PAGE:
“The solution of MOSE is obsolete and philosophically wrong, conceptually wrong,” said Luigi D’Alpaos, a professor emeritus of hydraulics at the University of Padova, who has written a book about Venice. “MOSE might work tranquilly and without issues for 10 to 20 years. But then problems will arise, and it will be necessary to take other actions.”

The intention behind the retractable gates was that, when they weren’t needed, they would allow Venice to retain its aesthetic feel, and allow for fishermen and other boats to make it in and out of port. More importantly, the Venice lagoon uses the Adriatic as a flushing valve, and its ecosystem would be jeopardized if sealed off from the high seas.

But based on projections of rising sea levels, in the not-too-distant future the floodgates would need to be raised so often that they would function like a near-permanent wall.

D’Alpaos said that with the sea level just 50 centimeters higher, MOSE would need to be used almost every day. In that scenario, the barrier could be used to keep Venice dry. But it would also create a far less desirable city, turning the lagoon around Venice into a stagnant pool for algae and waste.

The latest Intergovernmental Panel on Climate Change report said that sea levels by 2100 will rise between 60 cm and 110 cm, or 2 to 3 ½ feet, should gas emissions continue to increase.

The consortium that leads the MOSE project says the barrier is designed to handle sea level increases up to 60 cm.

The flooding in Venice is connected to tides, and in recent days, waters have been pouring into the city once and sometimes twice a day. The repeated flooding, and the projections that it will get worse, has caused some residents to despair about the city’s future. In the first two decades of the 20th century, Venice saw high tides of more than 110 cm five times. Two decades into the 21st century, Venice has seen similar tides more than 130 times.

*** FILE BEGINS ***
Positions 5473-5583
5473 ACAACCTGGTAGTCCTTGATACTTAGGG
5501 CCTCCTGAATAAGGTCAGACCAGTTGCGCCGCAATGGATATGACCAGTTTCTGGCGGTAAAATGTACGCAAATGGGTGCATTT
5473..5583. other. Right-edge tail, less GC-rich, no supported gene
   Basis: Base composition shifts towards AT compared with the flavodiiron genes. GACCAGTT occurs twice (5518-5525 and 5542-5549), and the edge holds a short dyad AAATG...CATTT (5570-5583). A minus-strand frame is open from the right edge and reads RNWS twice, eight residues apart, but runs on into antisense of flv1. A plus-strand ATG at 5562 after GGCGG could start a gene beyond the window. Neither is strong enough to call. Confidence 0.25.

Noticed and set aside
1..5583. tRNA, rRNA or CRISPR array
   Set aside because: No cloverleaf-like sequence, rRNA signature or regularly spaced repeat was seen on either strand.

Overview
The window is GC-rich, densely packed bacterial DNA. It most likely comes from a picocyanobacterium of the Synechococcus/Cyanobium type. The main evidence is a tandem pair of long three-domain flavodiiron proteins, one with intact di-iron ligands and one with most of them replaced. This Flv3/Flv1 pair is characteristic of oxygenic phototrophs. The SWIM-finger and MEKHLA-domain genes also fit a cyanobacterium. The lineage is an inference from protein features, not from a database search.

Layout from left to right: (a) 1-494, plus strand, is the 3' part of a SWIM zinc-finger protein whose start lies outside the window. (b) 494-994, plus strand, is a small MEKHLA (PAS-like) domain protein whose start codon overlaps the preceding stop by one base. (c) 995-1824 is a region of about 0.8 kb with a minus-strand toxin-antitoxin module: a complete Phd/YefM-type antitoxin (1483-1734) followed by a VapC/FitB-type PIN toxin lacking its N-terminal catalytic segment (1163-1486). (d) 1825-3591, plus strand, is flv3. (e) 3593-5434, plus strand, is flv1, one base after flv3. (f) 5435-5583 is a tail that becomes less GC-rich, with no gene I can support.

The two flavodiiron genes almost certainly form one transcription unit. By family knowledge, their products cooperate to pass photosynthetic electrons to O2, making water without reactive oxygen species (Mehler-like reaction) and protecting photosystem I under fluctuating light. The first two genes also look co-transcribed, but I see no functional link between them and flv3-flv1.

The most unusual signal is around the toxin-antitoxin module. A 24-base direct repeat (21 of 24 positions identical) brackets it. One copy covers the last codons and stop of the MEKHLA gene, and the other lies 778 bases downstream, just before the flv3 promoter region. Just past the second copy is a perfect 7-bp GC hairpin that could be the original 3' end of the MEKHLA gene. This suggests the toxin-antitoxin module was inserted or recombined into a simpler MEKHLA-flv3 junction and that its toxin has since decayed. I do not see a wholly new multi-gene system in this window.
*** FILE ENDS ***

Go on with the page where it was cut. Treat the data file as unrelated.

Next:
Pierpaolo Campostrini, the director of a group that manages Venice lagoon research, said that even if MOSE works for “20 or 30” years, it will be worthwhile, given the damage Venice faces whenever it floods.

“We need to take into account that these kind of destructive events are not just material, but they affect the ability of the city to keep on existing, as opposed to being just a museum,” Campostrini said.

Campostrini said it would be easier to draft a long-term solution if Venice had some security that it wouldn’t get flooded so regularly. He mentioned a proposal by a University of Padova hydrologist that involves injecting seawater deep underground, encircling Venice, in an attempt to raise the terrain of the city. It was just one big idea under discussion, something that could be studied “when our feet are dry,” he said.

“Of course, to do this, you need serious research,” Campostrini said. “But its cost would be less than that of MOSE.”